Public Lab Research note

Eymund Diegel Finds the Fun in Super Fund (GMF #4)

by mathew | February 21, 2014 00:20 21 Feb 00:20 | #10052 | #10052

This is an interview by Shannon Dosemagen of Eymund Diegel from Grassroots Mapping Issue #4. buy a copy here.

Can you tell me how you got interested in the work being done at the Gowanus, and what personally motivated you to get involved?

I live here and the Gowanus Canal is my backyard. Public Lab tools make it easier to explore that backyard. I like understanding what I see out my window. Like most New Yorkers, I’m also an immigrant, so I really like learning what’s new about this place I’ve come to - that means finding out about its history and clues to what its future might be. The Gowanus is a very polluted place, so it affects us as residents physically. Because I live so close to it and take children out canoeing on it, I would like it to be less polluted. I live on an island surrounded by water, and I think that water could be a lot better quality than it is. My proximity creates a physical incentive to improve it.


 Can you explain what kind of work you’ve done at the Gowanus? What have you been looking for?

Well, I’m a local parent so I’ll get schoolteachers asking me if I have any resources on local history: where the Indians used to live, where the battles were fought. I work with Proteus Gowanus, a local cultural group, and we collect the memories and recollections that people have of their landscape and that includes people, books, maps and stories. We make the Gowanus digital archive available to visitors who want to find out about Brooklyn and this particular neighborhood. My professional background is water planning and environmental management so I have a particular fascination with the water that’s shaped cities. Public Lab tools allows me to do a lot of “Do-It-Yourself” specialized research finding out where all the stream beds and old ponds were, how the landscape has changed—to try and understand all those different layers by peeling them back. With the Dredgers, the local canoe club, we are mainly trying to increase connections to the canal and to make it more physically accessible by creating the canoe launches and gardens at the ends of waterfront streets. The idea is that if people touch their environment, they care about their environment, and this helps to move people out of the digital world and back into the physical world they can change. I help out with the Canal Conservancy because I’m fascinated by plants and how they survive in cities and create green jungles. The Conservancy has been tackling the issue of how to make human environments more pleasant for not just humans, but a whole range of different species. We’re doing a mapping project that is a systematic inventory of all the forms of life within a mile of where we are. This makes us appreciate that it’s not just humans here.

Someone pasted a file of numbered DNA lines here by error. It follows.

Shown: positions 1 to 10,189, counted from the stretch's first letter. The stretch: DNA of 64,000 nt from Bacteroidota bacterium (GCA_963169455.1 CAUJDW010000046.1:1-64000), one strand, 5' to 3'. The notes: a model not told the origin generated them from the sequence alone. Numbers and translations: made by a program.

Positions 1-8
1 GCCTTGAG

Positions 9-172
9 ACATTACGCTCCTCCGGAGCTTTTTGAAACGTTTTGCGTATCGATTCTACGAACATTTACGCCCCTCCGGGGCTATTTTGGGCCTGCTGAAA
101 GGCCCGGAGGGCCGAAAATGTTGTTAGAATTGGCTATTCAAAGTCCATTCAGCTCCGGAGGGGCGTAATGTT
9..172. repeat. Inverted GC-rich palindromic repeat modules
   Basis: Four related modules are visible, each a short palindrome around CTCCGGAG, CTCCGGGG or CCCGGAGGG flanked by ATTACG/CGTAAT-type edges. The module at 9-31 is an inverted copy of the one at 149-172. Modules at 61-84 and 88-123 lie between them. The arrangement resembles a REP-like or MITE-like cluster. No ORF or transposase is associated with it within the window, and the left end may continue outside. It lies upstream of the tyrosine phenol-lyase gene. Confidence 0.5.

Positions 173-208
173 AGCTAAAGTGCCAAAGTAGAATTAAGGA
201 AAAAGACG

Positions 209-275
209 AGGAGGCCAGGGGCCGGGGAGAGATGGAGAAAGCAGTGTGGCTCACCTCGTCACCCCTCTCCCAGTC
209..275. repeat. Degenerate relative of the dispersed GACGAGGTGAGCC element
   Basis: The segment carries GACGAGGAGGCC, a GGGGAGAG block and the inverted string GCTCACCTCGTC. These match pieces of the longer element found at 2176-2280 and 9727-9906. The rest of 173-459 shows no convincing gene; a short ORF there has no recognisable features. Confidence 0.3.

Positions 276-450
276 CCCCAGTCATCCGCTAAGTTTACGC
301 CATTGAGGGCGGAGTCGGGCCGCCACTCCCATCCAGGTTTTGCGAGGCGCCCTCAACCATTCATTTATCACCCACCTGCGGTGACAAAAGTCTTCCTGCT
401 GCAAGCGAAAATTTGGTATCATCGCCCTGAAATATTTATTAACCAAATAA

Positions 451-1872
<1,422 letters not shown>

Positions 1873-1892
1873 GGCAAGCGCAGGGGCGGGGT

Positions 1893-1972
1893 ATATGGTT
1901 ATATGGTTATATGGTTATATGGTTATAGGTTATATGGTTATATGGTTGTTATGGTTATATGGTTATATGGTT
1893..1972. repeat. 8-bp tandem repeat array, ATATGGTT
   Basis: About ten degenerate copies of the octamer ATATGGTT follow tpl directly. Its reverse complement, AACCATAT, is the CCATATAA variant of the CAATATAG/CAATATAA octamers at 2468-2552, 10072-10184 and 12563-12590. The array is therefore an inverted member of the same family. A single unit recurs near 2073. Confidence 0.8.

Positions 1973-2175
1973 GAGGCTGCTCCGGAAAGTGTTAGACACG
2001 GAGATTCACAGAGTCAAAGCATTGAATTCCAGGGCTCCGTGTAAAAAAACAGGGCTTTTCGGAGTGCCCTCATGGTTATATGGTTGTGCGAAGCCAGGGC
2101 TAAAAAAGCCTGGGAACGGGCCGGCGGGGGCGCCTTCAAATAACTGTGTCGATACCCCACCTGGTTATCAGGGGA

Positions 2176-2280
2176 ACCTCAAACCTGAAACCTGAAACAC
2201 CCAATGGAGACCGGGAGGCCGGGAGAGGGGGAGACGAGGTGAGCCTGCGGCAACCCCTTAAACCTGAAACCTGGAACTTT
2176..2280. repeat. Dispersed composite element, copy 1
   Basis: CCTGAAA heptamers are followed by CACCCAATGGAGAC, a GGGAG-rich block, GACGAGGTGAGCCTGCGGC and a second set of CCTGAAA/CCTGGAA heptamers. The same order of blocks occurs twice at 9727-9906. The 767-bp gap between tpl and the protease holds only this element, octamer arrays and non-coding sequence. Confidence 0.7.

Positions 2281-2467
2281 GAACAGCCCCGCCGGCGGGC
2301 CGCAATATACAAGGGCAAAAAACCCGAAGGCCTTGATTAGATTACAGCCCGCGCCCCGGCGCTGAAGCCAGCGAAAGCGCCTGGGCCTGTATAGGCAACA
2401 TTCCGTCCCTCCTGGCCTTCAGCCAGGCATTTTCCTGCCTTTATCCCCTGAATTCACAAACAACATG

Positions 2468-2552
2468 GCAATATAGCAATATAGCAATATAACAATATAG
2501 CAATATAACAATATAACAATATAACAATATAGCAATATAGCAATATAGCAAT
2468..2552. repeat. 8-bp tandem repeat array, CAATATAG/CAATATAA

Are there any “hidden gems” in the Gowanus area?

The water itself is the biggest hidden gem. For so many years, residents were cut off from the waterfront by industry and never thought of water as a space. A lot of people are really surprised that we have a shoreline and that its water hides a history of our grandparents’ actions - a history that goes really far back. One of the plants you’ll see growing on the sides of the Canal is called the Empress Tree, a Chinese, purple flowering tree also called Paulownia. Its seed pods were used for packing porcelain from China – the seeds were the styrofoam of its day. The seed pods fell out of crates and now you have this glorious tree from 17th century trade growing in 2013 Brooklyn. People go and get married there now and stand beneath these trees. The old buildings themselves are fascinating, we have all this fabulous industrial architecture that a lot of us have lost touch with because our things are made in solid state factories in India and China and you can’t actually see how things are made. But now there’s a whole local craft revival here of people wanting to make things again in these abandoned industrial spaces. That’s another surprise when you walk around the Canal. It may look abandoned, but when you walk inside, there are all these workshops of people doing really cool things, even if it’s just for entertainment, a MakerBot 3D printer factory, or an art collective or a Shakespeare reading. Like walking down a dark street and suddenly there is a lit door and in the lit door there is a whole world going on.